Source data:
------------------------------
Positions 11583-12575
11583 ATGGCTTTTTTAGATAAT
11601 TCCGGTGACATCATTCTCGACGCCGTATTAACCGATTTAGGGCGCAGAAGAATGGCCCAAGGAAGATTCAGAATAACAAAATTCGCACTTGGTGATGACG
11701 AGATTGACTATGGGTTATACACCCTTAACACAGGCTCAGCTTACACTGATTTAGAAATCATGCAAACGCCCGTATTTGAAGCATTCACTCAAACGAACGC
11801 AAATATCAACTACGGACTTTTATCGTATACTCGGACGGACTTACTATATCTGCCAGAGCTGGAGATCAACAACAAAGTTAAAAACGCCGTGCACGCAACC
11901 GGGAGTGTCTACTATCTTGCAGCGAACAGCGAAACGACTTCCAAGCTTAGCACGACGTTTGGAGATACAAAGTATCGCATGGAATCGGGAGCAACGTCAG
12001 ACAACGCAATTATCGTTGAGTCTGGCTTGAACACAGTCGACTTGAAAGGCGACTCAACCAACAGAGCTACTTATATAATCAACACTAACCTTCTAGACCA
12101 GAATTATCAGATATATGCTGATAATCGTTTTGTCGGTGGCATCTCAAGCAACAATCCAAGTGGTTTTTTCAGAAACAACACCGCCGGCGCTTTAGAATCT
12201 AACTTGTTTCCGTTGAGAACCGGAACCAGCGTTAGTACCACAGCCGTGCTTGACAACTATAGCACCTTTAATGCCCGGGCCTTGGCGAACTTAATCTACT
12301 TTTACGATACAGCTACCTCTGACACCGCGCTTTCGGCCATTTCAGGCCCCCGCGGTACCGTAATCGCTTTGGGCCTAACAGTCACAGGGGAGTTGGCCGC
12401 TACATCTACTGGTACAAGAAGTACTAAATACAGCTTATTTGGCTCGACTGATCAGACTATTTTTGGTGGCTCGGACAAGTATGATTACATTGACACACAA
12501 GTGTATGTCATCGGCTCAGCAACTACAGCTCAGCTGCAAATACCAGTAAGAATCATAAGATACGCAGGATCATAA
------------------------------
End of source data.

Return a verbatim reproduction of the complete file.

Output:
Positions 11583-12575
11583 ATGGCTTTTTTAGATAAT
11601 TCCGGTGACATCATTCTCGACGCCGTATTAACCGATTTAGGGCGCAGAAGAATGGCCCAAGGAAGATTCAGAATAACAAAATTCGCACTTGGTGATGACG
11701 AGATTGACTATGGGTTATACACCCTTAACACAGGCTCAGCTTACACTGATTTAGAAATCATGCAAACGCCCGTATTTGAAGCATTCACTCAAACGAACGC
11801 AAATATCAACTACGGACTTTTATCGTATACTCGGACGGACTTACTATATCTGCCAGAGCTGGAGATCAACAACAAAGTTAAAAACGCCGTGCACGCAACC
11901 GGGAGTGTCTACTATCTTGCAGCGAACAGCGAAACGACTTCCAAGCTTAGCACGACGTTTGGAGATACAAAGTATCGCATGGAATCGGGAGCAACGTCAG
12001 ACAACGCAATTATCGTTGAGTCTGGCTTGAACACAGTCGACTTGAAAGGCGACTCAACCAACAGAGCTACTTATATAATCAACACTAACCTTCTAGACCA
12101 GAATTATCAGATATATGCTGATAATCGTTTTGTCGGTGGCATCTCAAGCAACAATCCAAGTGGTTTTTTCAGAAACAACACCGCCGGCGCTTTAGAATCT
12201 AACTTGTTTCCGTTGAGAACCGGAACCAGCGTTAGTACCACAGCCGTGCTTGACAACTATAGCACCTTTAATGCCCGGGCCTTGGCGAACTTAATCTACT
12301 TTTACGATACAGCTACCTCTGACACCGCGCTTTCGGCCATTTCAGGCCCCCGCGGTACCGTAATCGCTTTGGGCCTAACAGTCACAGGGGAGTTGGCCGC
12401 TACATCTACTGGTACAAGAAGTACTAAATACAGCTTATTTGGCTCGACTGATCAGACTATTTTTGGTGGCTCGGACAAGTATGATTACATTGACACACAA
12501 GTGTATGTCATCGGCTCAGCAACTACAGCTCAGCTGCAAATACCAGTAAGAATCATAAGATACGCAGGATCATAA